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Urban Planning Thesis

The thesis is a requirement of the Masters of Urban Planning Program. In its simplest description, a thesis is an individually-researched and analyzed answer to a planning question. The goal of a thesis is to teach students to carry out independent research - whether interviews, statistical analysis, literature review, or fieldwork (or some combination of all of these) - and to hone their professional writing skills in presenting their research.

Students register for thesis in both the fall and spring semesters. During the first half of the fall semester, there are regular classes to support students in the initial development of their thesis question and in identifying appropriate research methods. Later, students work in small groups with their faculty advisor. In the second semester, work is largely independent as students analyze the results of their research and prepare the written document.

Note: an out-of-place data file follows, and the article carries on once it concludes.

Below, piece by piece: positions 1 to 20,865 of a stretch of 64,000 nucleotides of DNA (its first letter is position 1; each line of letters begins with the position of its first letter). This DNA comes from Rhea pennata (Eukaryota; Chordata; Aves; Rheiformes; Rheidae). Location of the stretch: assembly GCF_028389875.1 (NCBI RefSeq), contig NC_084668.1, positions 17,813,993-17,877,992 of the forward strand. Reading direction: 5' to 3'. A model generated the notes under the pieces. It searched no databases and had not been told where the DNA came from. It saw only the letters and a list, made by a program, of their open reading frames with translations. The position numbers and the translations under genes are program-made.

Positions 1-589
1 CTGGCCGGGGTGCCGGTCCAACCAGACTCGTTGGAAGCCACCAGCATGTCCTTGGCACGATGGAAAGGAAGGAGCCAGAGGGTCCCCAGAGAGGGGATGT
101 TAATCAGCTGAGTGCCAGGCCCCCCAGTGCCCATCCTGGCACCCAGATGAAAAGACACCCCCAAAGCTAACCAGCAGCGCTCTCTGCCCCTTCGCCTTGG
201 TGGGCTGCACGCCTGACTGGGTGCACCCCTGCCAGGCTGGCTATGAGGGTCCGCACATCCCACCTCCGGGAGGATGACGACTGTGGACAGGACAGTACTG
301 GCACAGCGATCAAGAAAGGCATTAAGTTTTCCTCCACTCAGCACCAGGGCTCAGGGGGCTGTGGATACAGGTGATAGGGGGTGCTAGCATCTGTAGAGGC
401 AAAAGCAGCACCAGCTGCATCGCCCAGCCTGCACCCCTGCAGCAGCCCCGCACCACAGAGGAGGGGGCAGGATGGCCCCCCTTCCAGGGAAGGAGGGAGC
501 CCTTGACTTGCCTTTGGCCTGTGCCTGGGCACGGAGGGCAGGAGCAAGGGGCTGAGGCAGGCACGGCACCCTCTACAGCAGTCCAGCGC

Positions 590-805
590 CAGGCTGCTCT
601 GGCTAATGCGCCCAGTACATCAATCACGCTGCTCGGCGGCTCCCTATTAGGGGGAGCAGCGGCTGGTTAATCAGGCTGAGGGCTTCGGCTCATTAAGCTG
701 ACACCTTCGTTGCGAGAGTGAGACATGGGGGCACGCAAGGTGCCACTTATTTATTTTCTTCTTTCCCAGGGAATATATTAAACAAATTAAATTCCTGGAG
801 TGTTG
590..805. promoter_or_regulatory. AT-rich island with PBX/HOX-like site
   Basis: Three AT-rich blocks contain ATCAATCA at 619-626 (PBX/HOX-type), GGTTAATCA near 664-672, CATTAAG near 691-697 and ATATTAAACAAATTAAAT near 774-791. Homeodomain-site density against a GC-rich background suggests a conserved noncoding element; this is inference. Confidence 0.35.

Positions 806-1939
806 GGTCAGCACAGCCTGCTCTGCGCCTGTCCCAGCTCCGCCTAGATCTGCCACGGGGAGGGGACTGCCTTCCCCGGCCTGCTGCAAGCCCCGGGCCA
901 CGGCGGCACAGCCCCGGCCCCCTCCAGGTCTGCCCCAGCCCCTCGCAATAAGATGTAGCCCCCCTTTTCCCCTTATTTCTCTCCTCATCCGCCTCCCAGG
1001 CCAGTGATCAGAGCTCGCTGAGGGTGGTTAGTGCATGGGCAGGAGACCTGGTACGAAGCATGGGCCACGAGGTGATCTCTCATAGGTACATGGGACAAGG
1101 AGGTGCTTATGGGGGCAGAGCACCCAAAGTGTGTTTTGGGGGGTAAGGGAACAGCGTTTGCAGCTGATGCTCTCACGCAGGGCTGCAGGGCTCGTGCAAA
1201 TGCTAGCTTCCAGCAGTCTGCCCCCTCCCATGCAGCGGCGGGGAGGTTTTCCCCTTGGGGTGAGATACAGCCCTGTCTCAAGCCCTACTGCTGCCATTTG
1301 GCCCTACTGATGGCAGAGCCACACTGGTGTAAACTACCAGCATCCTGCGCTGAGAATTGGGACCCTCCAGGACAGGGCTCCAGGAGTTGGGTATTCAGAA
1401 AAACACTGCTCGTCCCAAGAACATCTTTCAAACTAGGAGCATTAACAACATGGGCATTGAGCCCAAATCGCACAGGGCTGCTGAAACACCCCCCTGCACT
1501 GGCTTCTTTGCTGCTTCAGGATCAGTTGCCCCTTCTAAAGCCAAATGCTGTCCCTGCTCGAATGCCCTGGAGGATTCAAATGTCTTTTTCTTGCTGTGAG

Prizes are awarded each year for the theses that faculty consider to be exemplary. Recent thesis titles are listed below; linked abstracts allow for a more complete look at the work. Urban Planning theses are filed in Avery Library with the Rare Books collection and are available for review in Avery Library.

2013 Urban Planning Theses

*Denotes a thesis awarded a prize at commencement.

2012 Urban Planning Theses

*Denotes commencement prize recipient.

2011 Urban Planning Theses

This list is incomplete.
* Denotes commencement prize recipient.

2010 Urban Planning Theses

* Denotes commencement prize recipient.

2009 Urban Planning Theses

*Denotes commencement prize recipient.

2008 Urban Planning Theses

*Denotes commencement prize recipient.